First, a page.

d was unable to pay her 10% of the treatment cost. Luckily her sister was with her and she was able to pay with cash instead.

The most recent “trending” issue was the ridiculous Black Friday we had last week. This entirely American invention, a day of discounts offered the day after their Thanksgiving holiday has now spread around the world and it hit us in Botswana very hard last week.

In particular it hit hard at Game in Gaborone where the store announced that it would open its doors at one minute after midnight. The results were, if the pictures and videos I’ve seen were to be believed, mayhem. Doors broken down, property stolen and queues that lasted hours, all just to get some discounts. My suspicion is that nobody at Game had any idea what was likely to happen when they combined the prospect of discounts with large crowds, tiredness and mob psychology. The danger is that in these situations, the moment a crowd becomes excited, reasonable individuals like you and me disappear and are replaced by “a singular mind”. As one theorist put it, an “individual in a crowd is a grain of sand amid other grains of sand, which the wind stirs up at will.” It doesn’t matter whether it’s a crowd waiting for a bargain, bystanders administering “mob justice” to a thief or a peaceful demonstration that becomes violent, these are all predictable results of the group psychology of homo sapiens.

That’s where my observation comes full circle. Facebook is a bit like that crowd at Game. It’s wonderfully democratic in that anyone can be part of the excitement. These days someone with even the cheapest of phones can join the conversation and express their feelings. They too can join the crowd at the social media bar and either have a good time or go crazy. The real challenge is preventing that craziness turning nasty.

The Voice - Consumer's Voice

Is this how they should behave?

I need your assistance. I got money from a cash loan but failed to pay them for the first two months. I got a summons last month and I requested to pay half of the money I owed at month end of November as I had no money but before the agreed month end they came to me saying they needed to attach my property and if I fail to pay then they will have to take it. The first man who came had some documents that said my car was security. Later during the day another man came saying they came to collect my car until I pay the full amount I owe. He sent me bank details to deposit the money before end of that day or else in the morning they come for the car. The tricky part is the gentleman who came to collect the did not know about the one who came first but he had all my documents even the registration number for the car.

I owed the cash loan P3,500 but now it’s P7,000 plus P4,800 for legal fees and P2,200 for the sheriff, total around P14,000. I already paid them P6,000 but they still want to take car even though I offered to pay them P1,000 per month.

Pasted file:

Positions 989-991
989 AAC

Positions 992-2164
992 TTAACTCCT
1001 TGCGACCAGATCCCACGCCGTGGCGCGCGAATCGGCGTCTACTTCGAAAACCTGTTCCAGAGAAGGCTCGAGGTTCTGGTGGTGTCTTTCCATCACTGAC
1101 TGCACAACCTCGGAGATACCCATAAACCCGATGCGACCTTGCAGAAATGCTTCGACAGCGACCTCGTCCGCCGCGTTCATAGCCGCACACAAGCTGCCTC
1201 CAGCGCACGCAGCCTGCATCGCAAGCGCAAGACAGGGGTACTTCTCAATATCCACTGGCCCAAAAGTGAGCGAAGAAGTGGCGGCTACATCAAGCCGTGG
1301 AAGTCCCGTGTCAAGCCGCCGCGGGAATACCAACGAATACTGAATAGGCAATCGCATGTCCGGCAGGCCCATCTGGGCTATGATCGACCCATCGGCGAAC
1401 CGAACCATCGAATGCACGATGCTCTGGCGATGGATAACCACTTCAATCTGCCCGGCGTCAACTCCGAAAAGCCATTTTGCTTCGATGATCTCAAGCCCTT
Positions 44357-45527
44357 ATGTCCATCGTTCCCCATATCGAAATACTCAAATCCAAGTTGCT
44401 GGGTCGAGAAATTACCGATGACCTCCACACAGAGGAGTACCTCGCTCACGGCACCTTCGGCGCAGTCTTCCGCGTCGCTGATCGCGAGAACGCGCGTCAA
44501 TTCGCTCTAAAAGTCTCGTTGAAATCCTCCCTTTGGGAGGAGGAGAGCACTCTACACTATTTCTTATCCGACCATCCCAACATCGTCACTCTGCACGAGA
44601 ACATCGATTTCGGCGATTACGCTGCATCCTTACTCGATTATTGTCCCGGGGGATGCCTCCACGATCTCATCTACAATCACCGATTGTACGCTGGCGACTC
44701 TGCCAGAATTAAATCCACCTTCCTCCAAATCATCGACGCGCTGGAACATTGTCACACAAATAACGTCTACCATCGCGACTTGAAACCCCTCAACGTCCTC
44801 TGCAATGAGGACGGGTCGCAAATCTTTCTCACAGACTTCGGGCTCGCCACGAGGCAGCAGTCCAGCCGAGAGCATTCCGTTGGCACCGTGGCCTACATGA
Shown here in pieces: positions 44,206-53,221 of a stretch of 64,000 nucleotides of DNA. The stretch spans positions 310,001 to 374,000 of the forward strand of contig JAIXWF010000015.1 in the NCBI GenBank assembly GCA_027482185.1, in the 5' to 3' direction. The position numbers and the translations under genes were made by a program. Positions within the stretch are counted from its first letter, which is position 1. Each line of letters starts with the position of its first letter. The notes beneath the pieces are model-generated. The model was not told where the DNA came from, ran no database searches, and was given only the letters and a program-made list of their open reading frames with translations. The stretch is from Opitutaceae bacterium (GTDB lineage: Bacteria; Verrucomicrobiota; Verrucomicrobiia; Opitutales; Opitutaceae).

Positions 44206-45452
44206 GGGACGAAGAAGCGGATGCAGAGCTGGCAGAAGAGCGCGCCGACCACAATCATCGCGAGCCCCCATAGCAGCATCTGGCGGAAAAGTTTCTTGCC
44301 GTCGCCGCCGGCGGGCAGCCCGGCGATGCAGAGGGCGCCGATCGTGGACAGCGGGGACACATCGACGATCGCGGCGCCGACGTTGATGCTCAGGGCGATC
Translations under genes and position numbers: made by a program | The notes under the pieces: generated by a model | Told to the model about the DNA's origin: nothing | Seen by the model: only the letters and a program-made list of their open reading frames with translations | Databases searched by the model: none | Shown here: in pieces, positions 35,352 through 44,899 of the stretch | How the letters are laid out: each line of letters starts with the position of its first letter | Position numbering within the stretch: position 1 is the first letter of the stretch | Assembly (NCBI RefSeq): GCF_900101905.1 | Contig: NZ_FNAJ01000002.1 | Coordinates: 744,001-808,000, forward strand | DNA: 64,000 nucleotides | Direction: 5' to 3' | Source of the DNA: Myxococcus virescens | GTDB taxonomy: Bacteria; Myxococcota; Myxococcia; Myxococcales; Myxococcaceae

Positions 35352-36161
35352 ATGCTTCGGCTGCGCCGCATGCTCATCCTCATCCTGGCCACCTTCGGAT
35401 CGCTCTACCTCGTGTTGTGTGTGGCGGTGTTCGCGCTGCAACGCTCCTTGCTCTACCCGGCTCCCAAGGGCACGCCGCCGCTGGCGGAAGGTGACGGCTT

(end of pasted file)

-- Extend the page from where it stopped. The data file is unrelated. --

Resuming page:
May I kindly request if this is the procedure if I have been summoned by a cash loan?

I suspect that this very much IS the procedure that a cash loan will follow in this situation. I also suspect that there’s very little you can do about this because you almost certainly agreed to all of this when you signed the loan agreement. A company is also entitled to go to court if someone owes them and to apply for an order to attach property to recover their money.

The starting point is that you do indeed owe them money. You borrowed P3,500 from them and agreed to their terms. This is all governed by the “in duplum” rule which says that the interest charged when a debt like yours is settled cannot exceed the capital amount that remains outstanding. For once this lender is obeying that rule, only demanding P7,000, twice the capital amount you borrowed. Unfortunately, the other costs of recovering the debt such as the attorney and debt collector fees are probably reasonable in the circumstances.

From what you say, it seems that the lender already went to court and was given a court order allowing them to instruct a deputy sheriff to seize your car and then, I assume, to sell it to get their money back. The good news is that any money left over from the sale of the car should be returned to you. However, so long as they get the money they’re owed I suspect they won’t care greatly how much money they sell it for. It’s possible you won’t get very much back from them so I really urge you to contact them one last time to see if you can agree a repayment plan.

Can they behave like this?

Hi Rich. Please help me out. Are these cash loans allowed to keep our bank cards and keep on paying themselves every month? I’m shocked right now that my mother who is 70 years a pensioner has been without her bank card It's like it stay there for ever.

And again if I want to report them where can I go and report.? Thank you.

No, they are certainly NOT allowed to do this. They never have been and they aren’t now either. Those of us who remember the days before the micro-lending industry was regulated can recall the tricks they got up to. They charged enormous levels of interest, took people’s ATM cards regularly and behaved like a bunch of crooks. Things are a lot better now that NBFIRA started to regulate the industry but clearly there are still some crooks out there.

One of the first things NBFIRA did with micro-lenders was to make it clear that it was illegal for them to take and hold someone’s ATM card so I suggest that you contact NBFIRA as soon as possible and register a complaint with them about this obviously very suspicious company. If they’ve taken your mother’s card I suspect they’ve taken other people’s cards as well and they need to be stopped. We need to stop this loan shark from doing this!